The Beatles are the most overrated band in the history of the world. They are routinely touted by the oppressively baby-boomer dominated media as anything and everything from the “most exciting” to “most important” to, most ludicrously, “the greatest rock” band of all time. (To say the Beatles were a rock band at all is to say that Weird Al is a gangster rapper or a grunge band.) We are constantly pummeled by misty-eyed, enthusiastic but nonsensical gushings about how exciting the Beatles were, and how they “changed everything.” Well, if they did change everything, take a look around at what pop/rock became and then ask yourself if you would mind terribly if some one could please change it back.
The causation of the deification of this, by all accounts totally mediocre, band is fairly easy to grasp for the observer who is lucky enough not to have been one of the still-wet-behind-the-ears baby-boomers who had their frontal lobes briskly scoured by the corporate generational brainwashing session that occurred during the years shortly after the Beatles hit, or any of their spawn who received this brilliant marketing scheme residually by their elders, for whom it was already too late.
It is simply explained by the fact the Beatles were receiving an ungodly amount of airplay and media attention during the time that the all powerful baby-boomer generation was going through the magical journey that is puberty and young adulthood that consequently the sound of the Beatles were forever linked to all the fond memories and hormonally charged emotions that that ever-amusing chapter of life entails. The only thing special about the Beatles was that, for whatever reason, they were everywhere when the largest, most cohesive demographic was at their most malleable.
How, then, do you explain the fact that so many mature, otherwise perfectly rational and intelligent people, like the Beatles? The answer comes from the fact that the Beatles never appealed to them, or anyone, on an intellectual or even rational level. Ask a Beatles fan to explain what is so brilliant about their “greatest band ever” and any attempt at quantifying or extolling the virtues of the actual music reliably gives way to any of a number of befuddled ramblings, desperately seeking to exonerate the band. These include panicky pontifications pertaining to: the good looks of the band members, an amorphous and unexplainable sense of “excitement” that the band carried (that, apparently, is entirely separate from any existing recordings, as far as I can tell), the amount of records they sold (always an indication of artistic excellence), and the message that Beatles sent.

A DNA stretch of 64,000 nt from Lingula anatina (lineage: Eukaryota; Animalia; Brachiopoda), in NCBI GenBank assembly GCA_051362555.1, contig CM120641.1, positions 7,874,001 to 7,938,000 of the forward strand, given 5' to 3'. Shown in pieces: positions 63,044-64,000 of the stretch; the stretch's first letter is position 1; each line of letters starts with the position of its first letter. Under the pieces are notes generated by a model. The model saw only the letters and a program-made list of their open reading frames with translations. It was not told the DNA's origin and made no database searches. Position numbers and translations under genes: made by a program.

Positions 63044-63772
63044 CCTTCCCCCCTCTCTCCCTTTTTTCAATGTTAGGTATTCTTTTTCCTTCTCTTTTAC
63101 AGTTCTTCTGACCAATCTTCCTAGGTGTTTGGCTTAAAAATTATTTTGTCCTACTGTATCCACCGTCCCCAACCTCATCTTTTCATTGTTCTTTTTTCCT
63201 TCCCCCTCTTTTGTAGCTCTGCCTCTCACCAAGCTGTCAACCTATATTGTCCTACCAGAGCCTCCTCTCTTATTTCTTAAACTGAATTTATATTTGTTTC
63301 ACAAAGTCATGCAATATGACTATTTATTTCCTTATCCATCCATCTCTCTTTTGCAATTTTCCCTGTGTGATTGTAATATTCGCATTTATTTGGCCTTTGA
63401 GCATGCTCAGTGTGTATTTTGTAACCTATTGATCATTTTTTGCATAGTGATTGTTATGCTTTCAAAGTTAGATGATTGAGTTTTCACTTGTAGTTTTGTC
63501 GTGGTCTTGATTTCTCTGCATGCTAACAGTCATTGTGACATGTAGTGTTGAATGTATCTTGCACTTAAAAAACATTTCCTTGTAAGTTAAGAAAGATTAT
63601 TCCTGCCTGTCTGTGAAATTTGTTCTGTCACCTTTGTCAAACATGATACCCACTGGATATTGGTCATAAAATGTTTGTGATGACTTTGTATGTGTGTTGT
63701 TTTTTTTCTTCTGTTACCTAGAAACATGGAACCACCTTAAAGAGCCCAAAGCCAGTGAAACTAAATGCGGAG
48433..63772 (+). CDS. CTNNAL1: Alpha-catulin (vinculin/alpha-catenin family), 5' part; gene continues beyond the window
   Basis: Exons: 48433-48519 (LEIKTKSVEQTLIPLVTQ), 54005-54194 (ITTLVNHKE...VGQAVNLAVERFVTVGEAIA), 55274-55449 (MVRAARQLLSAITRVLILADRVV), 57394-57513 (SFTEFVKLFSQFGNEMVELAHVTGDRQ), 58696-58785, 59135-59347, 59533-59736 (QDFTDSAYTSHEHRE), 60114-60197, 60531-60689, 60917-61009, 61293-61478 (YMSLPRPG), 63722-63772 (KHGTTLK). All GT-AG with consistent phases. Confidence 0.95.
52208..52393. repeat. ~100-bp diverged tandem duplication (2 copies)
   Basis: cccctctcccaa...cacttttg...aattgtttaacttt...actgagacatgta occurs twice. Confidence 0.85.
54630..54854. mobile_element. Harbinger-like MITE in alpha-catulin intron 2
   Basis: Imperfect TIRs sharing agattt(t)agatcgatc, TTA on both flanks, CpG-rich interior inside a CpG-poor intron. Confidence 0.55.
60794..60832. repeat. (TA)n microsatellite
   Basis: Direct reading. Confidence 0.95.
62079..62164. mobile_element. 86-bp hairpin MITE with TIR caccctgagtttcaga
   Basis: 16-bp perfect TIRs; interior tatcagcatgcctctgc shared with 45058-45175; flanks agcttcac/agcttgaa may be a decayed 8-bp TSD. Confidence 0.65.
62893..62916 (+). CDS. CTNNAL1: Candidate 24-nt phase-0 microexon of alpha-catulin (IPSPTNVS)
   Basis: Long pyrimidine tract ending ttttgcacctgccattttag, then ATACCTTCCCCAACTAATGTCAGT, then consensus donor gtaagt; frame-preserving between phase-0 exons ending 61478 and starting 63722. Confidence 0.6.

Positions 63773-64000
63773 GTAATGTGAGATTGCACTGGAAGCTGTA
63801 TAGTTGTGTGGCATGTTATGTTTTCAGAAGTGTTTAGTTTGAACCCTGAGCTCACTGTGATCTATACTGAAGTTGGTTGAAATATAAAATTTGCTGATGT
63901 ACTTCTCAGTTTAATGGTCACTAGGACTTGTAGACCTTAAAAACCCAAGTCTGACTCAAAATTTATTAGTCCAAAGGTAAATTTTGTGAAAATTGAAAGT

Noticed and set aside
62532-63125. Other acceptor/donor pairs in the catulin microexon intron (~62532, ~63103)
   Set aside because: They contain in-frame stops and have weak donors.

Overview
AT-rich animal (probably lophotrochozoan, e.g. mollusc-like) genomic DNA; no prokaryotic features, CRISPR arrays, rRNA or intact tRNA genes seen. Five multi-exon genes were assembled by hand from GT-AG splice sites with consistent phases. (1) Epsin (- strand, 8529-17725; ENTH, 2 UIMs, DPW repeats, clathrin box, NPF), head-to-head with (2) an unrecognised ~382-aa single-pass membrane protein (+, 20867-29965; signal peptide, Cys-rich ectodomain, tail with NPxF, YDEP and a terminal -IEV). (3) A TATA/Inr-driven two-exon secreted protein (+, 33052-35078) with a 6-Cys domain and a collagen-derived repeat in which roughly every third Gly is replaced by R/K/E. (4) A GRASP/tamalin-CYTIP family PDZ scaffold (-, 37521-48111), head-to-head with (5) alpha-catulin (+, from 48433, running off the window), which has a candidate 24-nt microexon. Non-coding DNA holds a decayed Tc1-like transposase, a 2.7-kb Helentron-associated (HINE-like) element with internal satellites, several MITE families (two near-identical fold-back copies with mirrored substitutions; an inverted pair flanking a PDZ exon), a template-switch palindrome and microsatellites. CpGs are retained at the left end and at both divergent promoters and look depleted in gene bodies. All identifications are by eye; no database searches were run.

What message? This is a band whose only statements involved an endorsement of friendship and taking the always-controversial stance that love is nice, and even this, most pasteurized of credos was quickly rendered dubious when confronted with the actions of certain band members. Free love will only go so far when you are unwilling to accept the basic human responsibility of parenthood, you hypocritical hippies.
The songs are all totally mediocre; typically carrying no meaning whatsoever, save whatever specific memories of youth may be brought back to the aging listener. The music and much-lauded songwriting, which is often celebrated because it supposedly “evolved” so fast, is really just a sort of vanilla backdrop for the marketing of bobbing-head dolls and Beatles-endorsed foodstuffs. To say that it evolved is really not saying much… they went from Pat Boone-esque covers of R&B tunes to weak psudo-psychodelic “experimentation”. Big deal, I do more “evolving” every time I go to the bathroom.
Recently, a new compilation album of Beatles’ number one hit records was released. The very fact that such a thing could exist for one band should raise suspicions. Nonetheless, it gives that most self-absorbed generation document of the most popular (and therefore best) songs that the Beatles had to offer, in CD format. Be afraid, be very afraid.
All this having been said, let me just point out that there is absolutely nothing wrong with liking bad music, and people who enjoy the Beatles (however misguided they may be, in my opinion) should continue to relish the fact that so many other people do too. But I would plead to you, before you continue to stack meaningless and ridiculous superlatives on your cutesy-pie idols, take a look at the real stuff, like Bo Diddley or the Velvet Underground, and reconsider whether your costumed superstars really are the Greatest Rock Band ever.